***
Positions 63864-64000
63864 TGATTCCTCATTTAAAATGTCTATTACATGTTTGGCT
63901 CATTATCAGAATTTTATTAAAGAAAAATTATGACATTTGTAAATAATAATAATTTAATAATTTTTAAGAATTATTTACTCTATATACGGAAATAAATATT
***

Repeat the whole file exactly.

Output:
Positions 63864-64000
63864 TGATTCCTCATTTAAAATGTCTATTACATGTTTGGCT
63901 CATTATCAGAATTTTATTAAAGAAAAATTATGACATTTGTAAATAATAATAATTTAATAATTTTTAAGAATTATTTACTCTATATACGGAAATAAATATT